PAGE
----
The Doors breakout hit "Light My Fire" was composed by Krieger. Although the album version was just over seven minutes long, it was widely requested for radio play, so a single version was edited to under three minutes with nearly all the instrumental break removed for airplay on AM radio. Manzarek played the song's bass line with his left hand on a Fender Rhodes Piano Bass while performing the other keyboard parts on a Vox Continental with his right hand. In the liner notes to the 1997 Doors retrospective Box Set, Krieger claims that it was Morrison who encouraged the others to write songs when they realized they did not have enough original material.
The Doors also contains two cover songs: "Alabama Song" and "Back Door Man". "Alabama Song" was written and composed by Bertolt Brecht and Kurt Weill in 1927, for their opera Aufstieg und Fall der Stadt Mahagonny (Rise and Fall of the City of Mahagonny). The melody is changed and the verse beginning "Show me the way to the next little dollar..." is omitted. On the album version, lead singer Jim Morrison altered the second verse from "Show us the way to the next pretty boy" to "Show me the way to the next little girl", but on the 1967 Live at the Matrix recording, he sings the original "...next pretty boy." Manzarek plays the marxophone along with the organ and keyboard bass. The Chicago blues "Back Door Man" was written by Willie Dixon and originally recorded by Howlin' Wolf.
The Doors was released on January 4, 1967 by Elektra Records. It made a steady climb up the Billboard 200, ultimately becoming a huge success in the US once "Light My Fire" scaled the charts, with the album peaking at No. 2 on the chart in September 1967 (stuck behind The Beatles' Sgt. Pepper's Lonely Hearts Club Band) and going on to achieve multi-platinum status. In Europe the band would have to wait slightly longer for similar recognition, with "Light My Fire" originally stalling at No. 49 in the UK singles chart and the album failing to chart at all; however, in 1991, buoyed by the high-profile Oliver Stone film The Doors, a reissue of "Light My Fire" reached No. 7 in the singles chart, and the album reached No. 43.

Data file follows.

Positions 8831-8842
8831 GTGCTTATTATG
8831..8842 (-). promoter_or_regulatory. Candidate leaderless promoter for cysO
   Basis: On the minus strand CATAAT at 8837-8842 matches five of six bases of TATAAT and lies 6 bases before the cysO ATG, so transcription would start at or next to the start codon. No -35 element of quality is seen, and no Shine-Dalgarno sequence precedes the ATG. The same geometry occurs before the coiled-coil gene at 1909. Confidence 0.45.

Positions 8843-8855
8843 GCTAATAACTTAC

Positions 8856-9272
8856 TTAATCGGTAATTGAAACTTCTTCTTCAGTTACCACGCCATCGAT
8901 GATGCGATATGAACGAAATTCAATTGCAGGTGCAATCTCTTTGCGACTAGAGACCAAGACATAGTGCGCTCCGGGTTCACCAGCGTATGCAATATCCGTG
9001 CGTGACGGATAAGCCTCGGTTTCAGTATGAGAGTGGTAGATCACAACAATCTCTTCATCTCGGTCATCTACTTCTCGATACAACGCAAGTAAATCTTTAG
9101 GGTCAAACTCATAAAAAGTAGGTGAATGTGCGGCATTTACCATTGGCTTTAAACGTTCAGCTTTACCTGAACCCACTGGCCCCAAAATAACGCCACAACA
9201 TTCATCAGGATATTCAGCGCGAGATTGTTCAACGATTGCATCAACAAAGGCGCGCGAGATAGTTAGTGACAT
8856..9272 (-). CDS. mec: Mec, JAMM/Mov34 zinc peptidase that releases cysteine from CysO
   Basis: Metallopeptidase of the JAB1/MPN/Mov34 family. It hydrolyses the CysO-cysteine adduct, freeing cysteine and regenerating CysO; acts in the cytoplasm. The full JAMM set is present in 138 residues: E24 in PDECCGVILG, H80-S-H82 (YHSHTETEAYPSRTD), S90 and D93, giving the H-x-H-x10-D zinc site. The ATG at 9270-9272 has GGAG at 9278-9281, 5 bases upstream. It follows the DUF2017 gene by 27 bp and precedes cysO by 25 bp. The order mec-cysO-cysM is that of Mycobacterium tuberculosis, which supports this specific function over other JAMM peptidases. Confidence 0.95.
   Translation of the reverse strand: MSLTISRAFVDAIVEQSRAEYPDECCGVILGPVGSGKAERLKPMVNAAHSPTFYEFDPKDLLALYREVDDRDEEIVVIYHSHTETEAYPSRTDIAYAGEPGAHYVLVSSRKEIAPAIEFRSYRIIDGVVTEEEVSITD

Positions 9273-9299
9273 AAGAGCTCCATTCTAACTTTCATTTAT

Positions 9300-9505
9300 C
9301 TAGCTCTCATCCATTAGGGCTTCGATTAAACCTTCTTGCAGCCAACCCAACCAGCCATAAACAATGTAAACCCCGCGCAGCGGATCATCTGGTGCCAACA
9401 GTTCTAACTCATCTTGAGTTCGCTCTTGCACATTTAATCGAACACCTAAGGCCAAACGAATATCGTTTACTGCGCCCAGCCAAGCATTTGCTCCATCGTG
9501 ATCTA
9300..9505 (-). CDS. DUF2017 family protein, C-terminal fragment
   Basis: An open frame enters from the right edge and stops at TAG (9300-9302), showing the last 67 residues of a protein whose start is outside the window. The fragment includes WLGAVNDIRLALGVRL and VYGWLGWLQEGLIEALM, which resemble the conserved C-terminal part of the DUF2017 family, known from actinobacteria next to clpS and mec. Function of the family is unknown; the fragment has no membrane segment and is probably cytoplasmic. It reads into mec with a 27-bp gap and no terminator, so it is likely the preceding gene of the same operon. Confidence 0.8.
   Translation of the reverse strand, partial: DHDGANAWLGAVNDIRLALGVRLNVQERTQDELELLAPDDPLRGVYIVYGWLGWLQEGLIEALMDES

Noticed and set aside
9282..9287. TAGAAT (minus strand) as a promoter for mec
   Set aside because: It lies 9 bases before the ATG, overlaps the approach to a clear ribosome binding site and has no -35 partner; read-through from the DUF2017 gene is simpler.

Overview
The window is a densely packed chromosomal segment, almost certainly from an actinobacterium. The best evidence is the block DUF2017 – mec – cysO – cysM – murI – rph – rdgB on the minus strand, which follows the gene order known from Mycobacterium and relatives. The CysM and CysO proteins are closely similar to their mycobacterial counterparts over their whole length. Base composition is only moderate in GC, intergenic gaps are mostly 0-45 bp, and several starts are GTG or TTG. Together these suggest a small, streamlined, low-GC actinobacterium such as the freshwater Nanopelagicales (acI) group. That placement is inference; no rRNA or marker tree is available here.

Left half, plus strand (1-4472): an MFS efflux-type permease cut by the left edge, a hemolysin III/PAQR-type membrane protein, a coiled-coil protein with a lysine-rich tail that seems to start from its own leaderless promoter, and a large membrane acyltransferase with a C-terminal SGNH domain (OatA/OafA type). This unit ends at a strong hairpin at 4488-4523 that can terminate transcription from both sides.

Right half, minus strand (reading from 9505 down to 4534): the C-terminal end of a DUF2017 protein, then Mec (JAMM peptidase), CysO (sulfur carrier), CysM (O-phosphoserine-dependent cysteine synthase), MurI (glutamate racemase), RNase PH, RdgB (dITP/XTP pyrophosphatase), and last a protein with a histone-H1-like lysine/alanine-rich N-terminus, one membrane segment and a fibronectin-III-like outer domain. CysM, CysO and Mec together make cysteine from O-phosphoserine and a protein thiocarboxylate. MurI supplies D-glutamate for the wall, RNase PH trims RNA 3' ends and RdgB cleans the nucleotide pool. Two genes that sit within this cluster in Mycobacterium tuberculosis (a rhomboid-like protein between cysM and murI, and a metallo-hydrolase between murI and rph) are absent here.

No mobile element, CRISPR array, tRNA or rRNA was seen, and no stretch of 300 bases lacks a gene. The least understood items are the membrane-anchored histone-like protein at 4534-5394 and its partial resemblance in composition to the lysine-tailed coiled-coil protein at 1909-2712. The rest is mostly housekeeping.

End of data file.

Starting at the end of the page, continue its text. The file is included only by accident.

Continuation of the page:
The mono LP (Elektra EKL-4007) has unique mixes that sound different from the stereo version (EKS-74007). The mono LP was deleted not long after its original release and remained unavailable until 2010, when it was reissued as a limited edition 180 gram audiophile LP by Rhino Records.
The 40th anniversary mix of the debut album presents a stereo version of "Light My Fire" in speed-corrected form for the first time. The speed discrepancy (i.e., about 3.5% slow) was brought to Bruce Botnick's attention by a Brigham Young University professor, who noted that all the video and audio live performances of the Doors performing the song, the sheet music and the statements of band members show the song in a key almost a half step higher (key of A) than the stereo LP release (key of A♭/G♯). Until the 2006 remasters, only the original 45 RPM singles ("Light My Fire" and "Break On Through") were produced at the correct speed. The running time of "Light My Fire", while listed correctly above, is incorrectly stated as 6:30 or 6:50 on some LP and CD versions of the album. An edited version was issued as the Doors' second single in May 1967, with most of its organ and guitar solos removed it had a running time of 2:52. As per the aforementioned speed discrepancy, the 40th anniversary speed-corrected mix made "Light My Fire" 6:59, with all solos intact.
The album was once again remastered and reissued on March 31, 2017, to celebrate the album's 50th anniversary. This 50th Anniversary Deluxe Edition contains the original stereo mix (including Light My Fire in its original incorrect speed) and the original mono mix, both available for the first time in remastered form.
Reception and legacy
|Encyclopedia of Popular Music|||
|The Great Rock Discography||9/10|
|The Rolling Stone Album Guide|||
|The Village Voice||B–|